How To File For Vermont Unemployment
This page provides information on how to file for unemployment in Vermont. If you lost your job or your hours were reduced at no fault of your own, you may qualify to receive unemployment benefits in your state. Review the information below, if you still have questions or issues about these benefits, then we suggest to contact your local Vermont Unemployment Department for assistance. It is important that you file your new claim right away because Vermont unemployment insurance are not retroactive.Computing Weekly Benefit Amount
If an unemployed worker is monetarily eligible for benefits, the weekly benefit amount is computed by dividing the total wages paid in the two highest quarters in the worker's base period by 45. The amount of weekly benefits is capped each year, for the period beginning July 1st through June 30th of the following year.Duration of Benefits
The maximum number of weeks an individual can receive in a benefit year is 26 times the WBA. All new benefit years established will be subject to a variable duration that will be impacted by two factors.
- Maximum duration will be 46% of the base period wages - or - 26 times the WBA, which ever amount is less
- Findings of misconduct will result in maximum duration not exceeding 23 full weeks
Determining an unemployed worker's eligibility for benefits is a multi-step process. First, the worker must have earned a sufficient amount of wages during his or her "base period" to be considered "monetarily" eligible. A "base period" is four successive calendar quarters that fall within the 18 month period prior to establishing a new benefit year. There are four methods for determining eligibility.Method One
Any time a worker becomes monetarily eligible under method one, (s)he must be paid under this method, which uses all wages paid during the first four of the last five completed calendar quarters immediately preceding the date the worker calls to file his or her claim for benefits.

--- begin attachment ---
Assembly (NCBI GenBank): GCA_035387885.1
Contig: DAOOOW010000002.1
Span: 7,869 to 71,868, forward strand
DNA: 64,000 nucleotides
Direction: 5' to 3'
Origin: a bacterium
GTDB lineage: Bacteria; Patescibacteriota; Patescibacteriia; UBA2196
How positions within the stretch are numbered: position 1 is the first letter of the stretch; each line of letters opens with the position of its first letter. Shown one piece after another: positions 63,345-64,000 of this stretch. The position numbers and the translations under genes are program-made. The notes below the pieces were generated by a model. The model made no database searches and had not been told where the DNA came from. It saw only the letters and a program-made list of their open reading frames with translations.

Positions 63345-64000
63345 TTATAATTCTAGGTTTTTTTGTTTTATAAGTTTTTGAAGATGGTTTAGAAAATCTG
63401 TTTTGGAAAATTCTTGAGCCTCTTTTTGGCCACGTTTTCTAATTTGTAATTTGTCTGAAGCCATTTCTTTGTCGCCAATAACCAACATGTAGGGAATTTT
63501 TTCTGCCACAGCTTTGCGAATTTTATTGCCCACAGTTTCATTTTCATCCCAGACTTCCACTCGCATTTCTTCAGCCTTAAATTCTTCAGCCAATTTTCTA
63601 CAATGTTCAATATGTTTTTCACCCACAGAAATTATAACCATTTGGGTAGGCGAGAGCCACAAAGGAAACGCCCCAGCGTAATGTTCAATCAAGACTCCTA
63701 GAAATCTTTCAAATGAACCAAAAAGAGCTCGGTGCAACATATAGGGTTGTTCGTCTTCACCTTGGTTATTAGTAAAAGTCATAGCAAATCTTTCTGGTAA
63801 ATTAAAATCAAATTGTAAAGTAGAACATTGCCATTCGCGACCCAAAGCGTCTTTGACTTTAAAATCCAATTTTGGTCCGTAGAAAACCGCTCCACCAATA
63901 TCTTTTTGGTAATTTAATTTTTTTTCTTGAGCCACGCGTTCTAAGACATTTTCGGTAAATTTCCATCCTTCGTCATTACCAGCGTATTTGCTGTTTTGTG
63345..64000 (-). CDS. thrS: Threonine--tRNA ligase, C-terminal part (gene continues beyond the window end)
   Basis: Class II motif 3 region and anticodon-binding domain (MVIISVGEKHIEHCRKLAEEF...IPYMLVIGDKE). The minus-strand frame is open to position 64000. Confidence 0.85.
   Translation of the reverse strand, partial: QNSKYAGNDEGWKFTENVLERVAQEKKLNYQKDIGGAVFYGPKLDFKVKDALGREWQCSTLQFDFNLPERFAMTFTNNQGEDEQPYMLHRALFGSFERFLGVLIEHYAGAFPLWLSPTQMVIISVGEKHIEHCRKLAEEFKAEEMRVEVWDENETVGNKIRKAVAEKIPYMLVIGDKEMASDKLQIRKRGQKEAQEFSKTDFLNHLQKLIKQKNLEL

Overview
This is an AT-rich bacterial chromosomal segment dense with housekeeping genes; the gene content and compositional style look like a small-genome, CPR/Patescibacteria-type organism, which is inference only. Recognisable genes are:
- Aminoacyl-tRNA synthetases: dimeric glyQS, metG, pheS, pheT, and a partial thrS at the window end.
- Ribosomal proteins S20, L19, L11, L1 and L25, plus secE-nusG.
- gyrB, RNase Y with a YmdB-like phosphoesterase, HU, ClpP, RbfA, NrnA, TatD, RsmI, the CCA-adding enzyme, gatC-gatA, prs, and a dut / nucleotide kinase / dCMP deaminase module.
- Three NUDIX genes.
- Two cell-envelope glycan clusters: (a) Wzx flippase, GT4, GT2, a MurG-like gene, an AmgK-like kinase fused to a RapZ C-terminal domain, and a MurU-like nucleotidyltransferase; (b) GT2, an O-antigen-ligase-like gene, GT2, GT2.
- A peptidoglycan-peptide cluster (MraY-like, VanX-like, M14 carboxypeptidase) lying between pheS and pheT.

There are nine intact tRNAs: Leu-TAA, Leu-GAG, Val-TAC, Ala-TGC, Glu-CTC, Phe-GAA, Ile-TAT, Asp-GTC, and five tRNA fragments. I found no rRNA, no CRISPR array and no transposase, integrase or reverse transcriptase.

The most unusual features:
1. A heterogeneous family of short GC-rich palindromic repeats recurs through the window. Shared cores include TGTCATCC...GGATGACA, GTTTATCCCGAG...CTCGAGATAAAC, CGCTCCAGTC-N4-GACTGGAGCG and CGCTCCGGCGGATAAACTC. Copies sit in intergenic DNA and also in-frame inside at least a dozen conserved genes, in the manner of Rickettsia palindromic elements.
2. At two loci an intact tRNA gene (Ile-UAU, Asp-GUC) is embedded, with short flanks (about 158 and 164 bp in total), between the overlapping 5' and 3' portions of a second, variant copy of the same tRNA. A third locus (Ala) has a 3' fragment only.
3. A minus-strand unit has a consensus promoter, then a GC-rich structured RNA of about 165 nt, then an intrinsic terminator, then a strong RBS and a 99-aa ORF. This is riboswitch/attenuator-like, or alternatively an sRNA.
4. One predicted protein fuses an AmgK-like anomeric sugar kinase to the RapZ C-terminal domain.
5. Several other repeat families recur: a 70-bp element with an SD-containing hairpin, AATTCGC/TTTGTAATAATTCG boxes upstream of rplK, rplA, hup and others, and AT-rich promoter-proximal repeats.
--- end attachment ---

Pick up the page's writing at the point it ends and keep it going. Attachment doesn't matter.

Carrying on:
To be monetarily eligible for benefits under "monetary method one," the worker must have been paid at least the current minimum quarter amount during one of those calendar quarters. This minimum amount can change each year in July if the minimum wage per hour increases. The worker must also have been paid wages equal to at least 40% of highest quarter in the remaining three calendar quarters of the base period.Method Two
If an unemployed worker is not monetarily eligible under monetary method one, the department will use the last four completed calendar quarters preceding the effective date of the claim as the base period. The worker must have been paid at least the current minimum quarter amount in one of the four calendar quarters and the worker must also have been paid wages equal to at least 40% of highest quarter in the remaining three calendar quarters of the base period.Method Three
If the unemployed worker is not monetarily eligible under monetary method two, the department will use the last three completed calendar quarters and wages paid in the current quarter up to the effective date of the claim as the base period. The worker must have been paid at least the current minimum quarter amount in one of the four calendar quarters.
Since the wage reports for the last completed and current calendar quarters (used under the monetary methods two and three) will not yet have been received, a special request for these quarter's wages will be sent to all employers who furnished employment to the individual during these quarters. The worker must also meet the other two monetary requirements to become monetarily eligible.Method Four
This method is only available to individuals who have been receiving Workers Compensation benefits because of temporary total disability. A former Workers Compensation recipient will be entitled to receive unemployment insurance benefits, which would have been available at the time of separation from employment, as long as the worker, at the time of filing:
- Is not monetarily eligible under other monetary methods
- Has filed a claim within six months after the termination of the period of temporary total disability
- Is otherwise eligible for unemployment insurance and
- Has met the minimum quarterly qualifier, along with meeting the 40% rule previously described
Filing a new Vermont unemployment claim
If you become unemployed and have worked in Vermont anytime in the past 18 months, you may be eligible to receive unemployment insurance. Once you become totally or partially unemployed, the time to establish a new claim is during the first week you work less than 35 hours. An unemployment compensation claim becomes effective when filed, so if you choose to wait to file your claim, then you may not go back to the date you first became unemployed. A Customer Service Representative is available to assist you with this process. A list of required information needed when you call is provided for your convenience. Currently the Claims Center hours are:
- Monday - Thursday 8:30am to 4pm
- Friday 9am to 4pm
- Call Toll-Free: 877-214-3330